Currently viewing the category: "Springtails!"

Need bug ID please
I’ve been doing reptile rescue/rehab for close to 30 years now. I’ve seen every mite, springtail, tick etc there probably is in snake enclosures. However today, I found a film of "dust" floating on the surface (none sank that I could see) of a baby Amazon tree boa’s water bowl. The enclosed photo is of 2 specks of the "dust" at 1600x plus whatever the zoom of my digital camera might have added. I can’t find any good photos of larvae stages of various mite species. Plus it only has 6 legs. The only other "bug" I regularly see in the snake cages other than springtails and occasionally reptile mites is some type of very small fly that dies off when the cages are dry but come back when they stay damp for a few days or when bowels move or when a snake sheds, they stick around till the shed dries. (We lovingly refer to these flies as "shed flies". We use permetherin to kill off mite infestations. Permetherin does not kill these flies …anyway, that’s another topic. What is this little bug the larvae, pupa or adult stage of? Any idea? I observed the one on the right sloughing. It appears the one on the left had already sloughed. I can see them a lot better directly through the microscope than you can see in the photos. Sorry about that. It’s the best I can do with the equipment I have. Thanks
Brett Gardin

Hi Brett,
This is one of the Elongate Bodied Springtails in the suborder Arthropleona. In our humble opinion, this is Podura aquatica, which, according to BugGuide is: “Semi-aquatic. Often found floating on the surface of small bodies of standing water such as ponds, as well as on stream and pond banks.”

What are these?
Taken today (12/29/07) in SE CT in woodsy area on my daughters swingset. A warmer day where all the snow is melting. Picture is taken with 1:1 macro so very small – couldn’t even tell how many legs with the naked eye. There’s thousands and thousands of them on the swingset on the wood, slides, etc. Thought they were ticks at first and was very worried about Lyme’s disease, but they’re not ticks, right? Know what they are and if they’re harmful? Thanks,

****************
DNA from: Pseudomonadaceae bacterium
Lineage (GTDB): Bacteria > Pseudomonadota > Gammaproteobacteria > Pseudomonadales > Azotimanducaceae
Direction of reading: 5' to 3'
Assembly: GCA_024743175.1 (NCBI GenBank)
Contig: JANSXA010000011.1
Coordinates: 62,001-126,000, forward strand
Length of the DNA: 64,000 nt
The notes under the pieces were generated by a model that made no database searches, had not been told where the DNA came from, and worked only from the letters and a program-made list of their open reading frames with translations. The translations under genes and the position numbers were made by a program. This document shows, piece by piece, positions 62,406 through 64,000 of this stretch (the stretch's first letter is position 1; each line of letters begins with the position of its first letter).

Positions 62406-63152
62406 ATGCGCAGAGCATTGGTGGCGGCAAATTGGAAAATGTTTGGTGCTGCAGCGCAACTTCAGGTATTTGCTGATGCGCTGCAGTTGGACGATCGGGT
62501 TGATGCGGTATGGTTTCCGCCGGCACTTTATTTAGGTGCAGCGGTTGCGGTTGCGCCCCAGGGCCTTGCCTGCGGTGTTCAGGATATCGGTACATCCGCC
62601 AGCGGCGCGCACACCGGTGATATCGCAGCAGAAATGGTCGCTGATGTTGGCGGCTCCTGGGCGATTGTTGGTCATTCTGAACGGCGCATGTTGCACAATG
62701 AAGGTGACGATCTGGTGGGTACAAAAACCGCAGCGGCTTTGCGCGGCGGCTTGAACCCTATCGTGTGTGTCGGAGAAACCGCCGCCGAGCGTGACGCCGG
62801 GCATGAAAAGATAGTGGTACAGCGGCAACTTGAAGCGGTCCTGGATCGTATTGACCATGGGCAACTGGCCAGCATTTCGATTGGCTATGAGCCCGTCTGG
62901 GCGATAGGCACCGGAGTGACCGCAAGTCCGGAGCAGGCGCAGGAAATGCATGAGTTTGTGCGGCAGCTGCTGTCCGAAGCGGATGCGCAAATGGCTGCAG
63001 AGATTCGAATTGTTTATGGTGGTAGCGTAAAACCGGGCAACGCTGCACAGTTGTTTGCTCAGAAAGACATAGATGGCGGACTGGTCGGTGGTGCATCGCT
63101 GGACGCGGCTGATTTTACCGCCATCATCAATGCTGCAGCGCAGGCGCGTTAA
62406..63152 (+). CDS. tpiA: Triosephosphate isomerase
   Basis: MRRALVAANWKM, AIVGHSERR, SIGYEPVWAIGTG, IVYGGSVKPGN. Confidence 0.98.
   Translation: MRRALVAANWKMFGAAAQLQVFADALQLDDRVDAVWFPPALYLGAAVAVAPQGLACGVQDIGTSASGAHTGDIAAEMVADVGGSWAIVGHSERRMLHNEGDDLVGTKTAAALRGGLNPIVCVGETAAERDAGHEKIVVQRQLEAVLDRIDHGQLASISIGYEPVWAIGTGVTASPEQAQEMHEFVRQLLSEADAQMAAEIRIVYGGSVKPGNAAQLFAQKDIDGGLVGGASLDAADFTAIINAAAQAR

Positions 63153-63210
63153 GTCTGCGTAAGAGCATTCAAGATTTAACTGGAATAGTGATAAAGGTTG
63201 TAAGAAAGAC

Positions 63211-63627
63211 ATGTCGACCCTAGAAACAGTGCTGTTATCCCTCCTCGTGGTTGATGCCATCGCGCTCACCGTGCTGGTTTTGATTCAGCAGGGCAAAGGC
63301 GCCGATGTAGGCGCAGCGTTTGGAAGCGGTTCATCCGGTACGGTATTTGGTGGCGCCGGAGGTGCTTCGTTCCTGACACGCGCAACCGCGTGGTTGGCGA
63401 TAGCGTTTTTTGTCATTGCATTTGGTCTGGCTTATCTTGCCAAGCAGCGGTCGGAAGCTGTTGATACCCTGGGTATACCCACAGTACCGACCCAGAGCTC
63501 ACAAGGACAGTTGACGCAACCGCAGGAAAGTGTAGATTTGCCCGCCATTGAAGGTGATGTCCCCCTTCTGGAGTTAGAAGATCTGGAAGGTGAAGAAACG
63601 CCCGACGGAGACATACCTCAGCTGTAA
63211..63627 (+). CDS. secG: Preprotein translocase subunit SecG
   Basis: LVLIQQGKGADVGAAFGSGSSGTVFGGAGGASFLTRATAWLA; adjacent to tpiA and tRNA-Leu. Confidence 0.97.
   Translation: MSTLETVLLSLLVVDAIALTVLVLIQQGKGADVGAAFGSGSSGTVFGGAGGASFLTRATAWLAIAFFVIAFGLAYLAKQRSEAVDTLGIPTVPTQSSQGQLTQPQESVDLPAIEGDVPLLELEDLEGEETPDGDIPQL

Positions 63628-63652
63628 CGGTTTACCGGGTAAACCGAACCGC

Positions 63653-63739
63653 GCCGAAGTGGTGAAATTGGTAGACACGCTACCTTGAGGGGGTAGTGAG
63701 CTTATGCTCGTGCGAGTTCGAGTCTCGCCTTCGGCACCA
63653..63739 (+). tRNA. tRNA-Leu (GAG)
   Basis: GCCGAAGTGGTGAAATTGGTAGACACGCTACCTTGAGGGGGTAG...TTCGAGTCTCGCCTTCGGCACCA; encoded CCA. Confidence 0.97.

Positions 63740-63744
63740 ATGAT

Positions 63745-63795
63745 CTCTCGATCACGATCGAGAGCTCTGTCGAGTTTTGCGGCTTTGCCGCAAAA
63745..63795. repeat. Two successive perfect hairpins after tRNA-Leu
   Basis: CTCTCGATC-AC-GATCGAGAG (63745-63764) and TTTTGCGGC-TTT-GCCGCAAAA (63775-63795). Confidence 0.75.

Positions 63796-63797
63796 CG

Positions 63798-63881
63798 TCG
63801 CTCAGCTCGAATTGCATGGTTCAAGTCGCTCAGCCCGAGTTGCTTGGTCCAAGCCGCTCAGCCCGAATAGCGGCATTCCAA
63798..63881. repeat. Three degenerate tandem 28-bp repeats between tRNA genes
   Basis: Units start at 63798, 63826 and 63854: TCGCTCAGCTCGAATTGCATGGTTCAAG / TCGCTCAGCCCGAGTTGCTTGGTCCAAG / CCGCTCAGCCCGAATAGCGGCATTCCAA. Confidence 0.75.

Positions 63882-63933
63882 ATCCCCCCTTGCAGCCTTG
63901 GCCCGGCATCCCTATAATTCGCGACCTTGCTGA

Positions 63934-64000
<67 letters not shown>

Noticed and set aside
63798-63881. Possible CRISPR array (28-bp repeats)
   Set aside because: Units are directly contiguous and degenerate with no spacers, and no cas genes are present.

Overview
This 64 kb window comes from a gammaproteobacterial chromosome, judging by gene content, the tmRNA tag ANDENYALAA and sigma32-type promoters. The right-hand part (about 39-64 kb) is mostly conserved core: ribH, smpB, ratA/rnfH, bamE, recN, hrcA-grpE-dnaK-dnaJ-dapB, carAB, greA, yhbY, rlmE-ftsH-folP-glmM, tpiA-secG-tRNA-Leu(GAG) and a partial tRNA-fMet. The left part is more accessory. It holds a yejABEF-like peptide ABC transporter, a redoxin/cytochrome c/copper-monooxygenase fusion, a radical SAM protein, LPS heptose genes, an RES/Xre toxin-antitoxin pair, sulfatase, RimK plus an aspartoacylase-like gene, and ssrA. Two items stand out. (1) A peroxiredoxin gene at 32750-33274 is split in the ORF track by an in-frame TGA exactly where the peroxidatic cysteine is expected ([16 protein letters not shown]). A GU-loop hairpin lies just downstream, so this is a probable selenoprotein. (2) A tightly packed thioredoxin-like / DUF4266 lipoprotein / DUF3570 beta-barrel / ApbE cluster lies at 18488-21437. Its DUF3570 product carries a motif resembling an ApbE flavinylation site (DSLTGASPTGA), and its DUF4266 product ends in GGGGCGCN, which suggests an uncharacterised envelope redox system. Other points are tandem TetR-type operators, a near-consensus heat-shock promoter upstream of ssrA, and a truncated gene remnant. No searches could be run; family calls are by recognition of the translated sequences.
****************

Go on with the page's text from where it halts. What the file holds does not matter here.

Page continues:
Justin Montgomery

Hi Justin,
We have gotten many images of Springtails to our site, and countless letters, but this is the first photo we have received of Globular Springtails in the suborder Symphypleona. They match images on BugGuide of Dicyrtomina ornata. Springtails can be very numerous, and are more of an annoyance than a threat. Springtails are primitive, minute wingless insects. Most species feed on molds, decaying vegetation and fungus. Some species are found on the surface of the snow and are called Snow Fleas.

Scorpion Tank Infestation Help
Hi Bugman,
I was hoping you would be able to help me out with these critters. I am the proud owner of several great species of scorpions, and today, under closer inspection of my Pandinus imperator tank I found these nearly microscopic specs crawling on the glass. My first reactions was "oh great, lice/mites" and I was about to disassemble the entire tank and whatnot for cleaning, but I thought I would have a closer look as a pair of crickets in the tank were happily munching away on these tiny critters. Under a microscope they look very unusual, and I cannot figure out if they are lice, mites, or very newly born crickets. The closest thing I’ve found on your site are booklice, but I can’t figure out why my tank would be infested with them. If you could help identify these I would very much appreciate it. Thanks,